I lost my favorite uncle a few years ago to Alzheimer’s disease. Last month, a good friend was diagnosed with vascular dementia from multiple small strokes (vascular dementia, also called multi-infarct dementia, is the second most common cause of dementia in the U.S. next to Alzheimer’s disease).
Dementia is an equal opportunity disease, affecting three out of 20 people over 70 years old. It does have some interesting biases: women more than men; Hispanics and other non-white ethnicities greater than whites; unmarried more than married; less educated more than educated.
There has been much written about the toll this problem takes on the individual and his or her loved ones. So many families have their personal story. I remember my aunt saying she would never put my uncle into “one of those homes.” But, in spite of her heroic efforts, she, like most, relented; she really had no choice.
There’s also an enormous toll on society. A recent report by the Rand Corporation predicts that the annual cost caring for people with dementia could exceed half a trillion dollars by 2040. It points out that already the “market costs” (Medicare, out of pocket, formal home care, nursing home care) of dementia outstrip cancer and heart disease.
But, market costs do not include the equally important “informal costs” of home care. The Rand Corporation estimates that this additional cost can raise the total societal expense nearly 50 to 100 percent. Millions of Americans provide care in the home for a family member. This is productivity time lost to society and loss of income for the family. With conditions such as Alzheimer’s disease, part of the issue is the length of time in which care is needed; this can exhaust both finances and the caregivers. And, demographic shifts suggest that there will be far fewer caregivers in the future.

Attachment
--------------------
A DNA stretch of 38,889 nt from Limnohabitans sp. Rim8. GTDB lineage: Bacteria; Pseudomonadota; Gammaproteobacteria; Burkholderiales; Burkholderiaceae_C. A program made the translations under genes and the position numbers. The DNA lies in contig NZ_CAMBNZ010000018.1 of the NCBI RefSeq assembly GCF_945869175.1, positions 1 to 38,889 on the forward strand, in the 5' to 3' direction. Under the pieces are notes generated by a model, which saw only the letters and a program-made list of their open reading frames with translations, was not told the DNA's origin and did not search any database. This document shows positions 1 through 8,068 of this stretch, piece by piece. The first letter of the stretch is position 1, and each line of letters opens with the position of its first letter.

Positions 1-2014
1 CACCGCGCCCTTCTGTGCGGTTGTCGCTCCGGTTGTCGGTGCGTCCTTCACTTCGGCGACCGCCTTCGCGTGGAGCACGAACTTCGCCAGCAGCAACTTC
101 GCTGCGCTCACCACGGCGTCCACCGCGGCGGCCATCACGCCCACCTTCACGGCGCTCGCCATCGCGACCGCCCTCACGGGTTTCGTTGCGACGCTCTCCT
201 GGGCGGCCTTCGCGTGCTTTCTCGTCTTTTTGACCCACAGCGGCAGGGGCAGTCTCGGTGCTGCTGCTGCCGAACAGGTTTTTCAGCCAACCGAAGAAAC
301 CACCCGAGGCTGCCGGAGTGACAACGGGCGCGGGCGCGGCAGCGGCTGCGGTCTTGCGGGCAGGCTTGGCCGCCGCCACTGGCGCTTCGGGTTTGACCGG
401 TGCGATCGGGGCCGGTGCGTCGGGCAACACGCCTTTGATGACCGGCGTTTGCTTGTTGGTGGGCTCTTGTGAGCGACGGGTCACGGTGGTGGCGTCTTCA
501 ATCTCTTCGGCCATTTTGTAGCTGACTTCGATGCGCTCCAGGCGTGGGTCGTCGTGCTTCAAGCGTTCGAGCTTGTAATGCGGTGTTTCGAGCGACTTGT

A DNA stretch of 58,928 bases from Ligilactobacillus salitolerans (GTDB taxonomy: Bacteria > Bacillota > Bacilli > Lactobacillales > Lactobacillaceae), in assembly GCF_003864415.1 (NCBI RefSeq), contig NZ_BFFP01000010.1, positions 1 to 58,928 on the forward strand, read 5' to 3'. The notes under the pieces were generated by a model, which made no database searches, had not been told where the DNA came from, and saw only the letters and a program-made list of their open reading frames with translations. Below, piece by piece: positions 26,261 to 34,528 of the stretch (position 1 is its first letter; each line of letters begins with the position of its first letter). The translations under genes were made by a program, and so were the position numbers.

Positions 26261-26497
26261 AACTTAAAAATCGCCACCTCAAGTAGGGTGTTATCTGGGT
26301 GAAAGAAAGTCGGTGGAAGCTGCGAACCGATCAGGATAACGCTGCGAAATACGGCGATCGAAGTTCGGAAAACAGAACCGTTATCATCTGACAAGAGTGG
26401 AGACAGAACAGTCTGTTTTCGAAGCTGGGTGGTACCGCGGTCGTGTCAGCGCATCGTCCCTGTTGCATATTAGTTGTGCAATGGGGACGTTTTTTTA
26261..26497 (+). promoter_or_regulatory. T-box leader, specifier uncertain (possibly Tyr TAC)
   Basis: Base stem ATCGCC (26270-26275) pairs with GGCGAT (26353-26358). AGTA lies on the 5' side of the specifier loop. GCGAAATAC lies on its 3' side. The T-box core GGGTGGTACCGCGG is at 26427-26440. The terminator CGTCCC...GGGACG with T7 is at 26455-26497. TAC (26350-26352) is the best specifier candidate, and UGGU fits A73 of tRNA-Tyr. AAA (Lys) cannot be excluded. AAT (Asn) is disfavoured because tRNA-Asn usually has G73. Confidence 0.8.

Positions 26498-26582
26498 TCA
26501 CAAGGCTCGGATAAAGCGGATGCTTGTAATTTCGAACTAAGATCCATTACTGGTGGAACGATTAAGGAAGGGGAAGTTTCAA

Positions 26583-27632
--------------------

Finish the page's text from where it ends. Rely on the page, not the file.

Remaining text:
Finding a better solution is urgent. Some have suggested an insurance-style solution where the costs of long-term care could be spread across the entire population rather than focused on individuals and families struggling with the disease. Teh Wei Hu, my good friend and a professor in the School of Public Health at UC Berkeley, is a health economist. He points out that the costs of this type of insurance may be beyond what society would be willing to pay.
Where should we invest our money to tackle this problem? While insurance on a societal level sounds attractive (if affordable), it manages the problem but doesn’t solve it.
I’d rather invest in two other areas: One, a Manhattan Project-like assault into understanding the underlying causes of—and treatments for—Alzheimer’s disease. Two, I'd like to see a more aggressive public health approach to inform and educate Americans as to effective preventive measures for most types of dementia.
The research argument reminds me of the discussions several generations ago about what to do with the scourge of polio. In the 1950’s, nearly 50,000 people a year, mostly children, were paralyzed by the polio virus. Iron lungs could take the place of respiratory muscles and many advocated for increased investment in producing these.
Fortunately, the bulk of society’s money went to discovering vaccines. Thanks to vaccination, we'll see the complete eradication of polio in the near future; it was eradicated in the U.S. in 1979.
Perhaps we’ll discover a vaccine that will prevent Alzheimer’s disease; perhaps there will be a drug; perhaps both. Certainly, we could pour more and more money into research and not come up with a solution. But, given the scientific achievements in medicine and public health over the past 150 years, there’s every reason to think this is a problem we can solve.
It’s also important to recognize that much more can be done right now. Multi-infarct dementia is preventable for the most part by taking care of your cardiovascular system: exercise, a healthy diet, controlling your cholesterol and blood pressure.
Dementia rates have dropped by more than 20 percent during the past two decades, according to a large study of people ages 65 and older in England and Wales, published in The Lancet in July 2013. The authors attributed this improvement to better control of blood pressure and cholesterol. Better education, also linked to lower risk, may be another factor. U.S. experts expect the same trend is occurring here.
As for Alzheimer’s disease, I think there’s something tucked into the statistics I mentioned above. They all are a reflection of the health of a society: less socioeconomic disparity, better access and opportunity for education, a more stable family life. We can do much better in all of these areas.